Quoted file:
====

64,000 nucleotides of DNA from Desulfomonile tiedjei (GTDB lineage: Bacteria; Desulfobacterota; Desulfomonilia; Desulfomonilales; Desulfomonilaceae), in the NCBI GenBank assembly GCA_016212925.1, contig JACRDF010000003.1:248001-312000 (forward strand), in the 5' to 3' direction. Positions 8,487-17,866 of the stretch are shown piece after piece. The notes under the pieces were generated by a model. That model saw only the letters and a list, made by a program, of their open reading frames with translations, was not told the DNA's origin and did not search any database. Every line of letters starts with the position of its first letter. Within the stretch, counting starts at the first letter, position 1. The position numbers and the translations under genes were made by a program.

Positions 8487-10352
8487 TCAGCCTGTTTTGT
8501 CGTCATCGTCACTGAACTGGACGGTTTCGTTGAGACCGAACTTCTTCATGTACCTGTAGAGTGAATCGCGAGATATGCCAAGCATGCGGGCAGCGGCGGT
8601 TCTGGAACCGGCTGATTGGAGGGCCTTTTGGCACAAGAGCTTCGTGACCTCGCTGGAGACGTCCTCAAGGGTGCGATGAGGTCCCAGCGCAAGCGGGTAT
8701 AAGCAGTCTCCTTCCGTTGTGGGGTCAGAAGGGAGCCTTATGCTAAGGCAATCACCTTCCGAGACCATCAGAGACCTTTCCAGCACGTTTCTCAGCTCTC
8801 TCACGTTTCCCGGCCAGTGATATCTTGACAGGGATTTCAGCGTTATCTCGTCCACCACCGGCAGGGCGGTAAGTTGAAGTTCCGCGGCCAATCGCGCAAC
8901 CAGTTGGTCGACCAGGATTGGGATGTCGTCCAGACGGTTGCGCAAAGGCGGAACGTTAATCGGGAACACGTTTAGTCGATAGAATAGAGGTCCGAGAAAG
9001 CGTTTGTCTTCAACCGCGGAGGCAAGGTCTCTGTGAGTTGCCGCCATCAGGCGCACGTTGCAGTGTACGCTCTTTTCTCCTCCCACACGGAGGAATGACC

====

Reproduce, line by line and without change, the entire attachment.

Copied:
64,000 nucleotides of DNA from Desulfomonile tiedjei (GTDB lineage: Bacteria; Desulfobacterota; Desulfomonilia; Desulfomonilales; Desulfomonilaceae), in the NCBI GenBank assembly GCA_016212925.1, contig JACRDF010000003.1:248001-312000 (forward strand), in the 5' to 3' direction. Positions 8,487-17,866 of the stretch are shown piece after piece. The notes under the pieces were generated by a model. That model saw only the letters and a list, made by a program, of their open reading frames with translations, was not told the DNA's origin and did not search any database. Every line of letters starts with the position of its first letter. Within the stretch, counting starts at the first letter, position 1. The position numbers and the translations under genes were made by a program.

Positions 8487-10352
8487 TCAGCCTGTTTTGT
8501 CGTCATCGTCACTGAACTGGACGGTTTCGTTGAGACCGAACTTCTTCATGTACCTGTAGAGTGAATCGCGAGATATGCCAAGCATGCGGGCAGCGGCGGT
8601 TCTGGAACCGGCTGATTGGAGGGCCTTTTGGCACAAGAGCTTCGTGACCTCGCTGGAGACGTCCTCAAGGGTGCGATGAGGTCCCAGCGCAAGCGGGTAT
8701 AAGCAGTCTCCTTCCGTTGTGGGGTCAGAAGGGAGCCTTATGCTAAGGCAATCACCTTCCGAGACCATCAGAGACCTTTCCAGCACGTTTCTCAGCTCTC
8801 TCACGTTTCCCGGCCAGTGATATCTTGACAGGGATTTCAGCGTTATCTCGTCCACCACCGGCAGGGCGGTAAGTTGAAGTTCCGCGGCCAATCGCGCAAC
8901 CAGTTGGTCGACCAGGATTGGGATGTCGTCCAGACGGTTGCGCAAAGGCGGAACGTTAATCGGGAACACGTTTAGTCGATAGAATAGAGGTCCGAGAAAG
9001 CGTTTGTCTTCAACCGCGGAGGCAAGGTCTCTGTGAGTTGCCGCCATCAGGCGCACGTTGCAGTGTACGCTCTTTTCTCCTCCCACACGGAGGAATGACC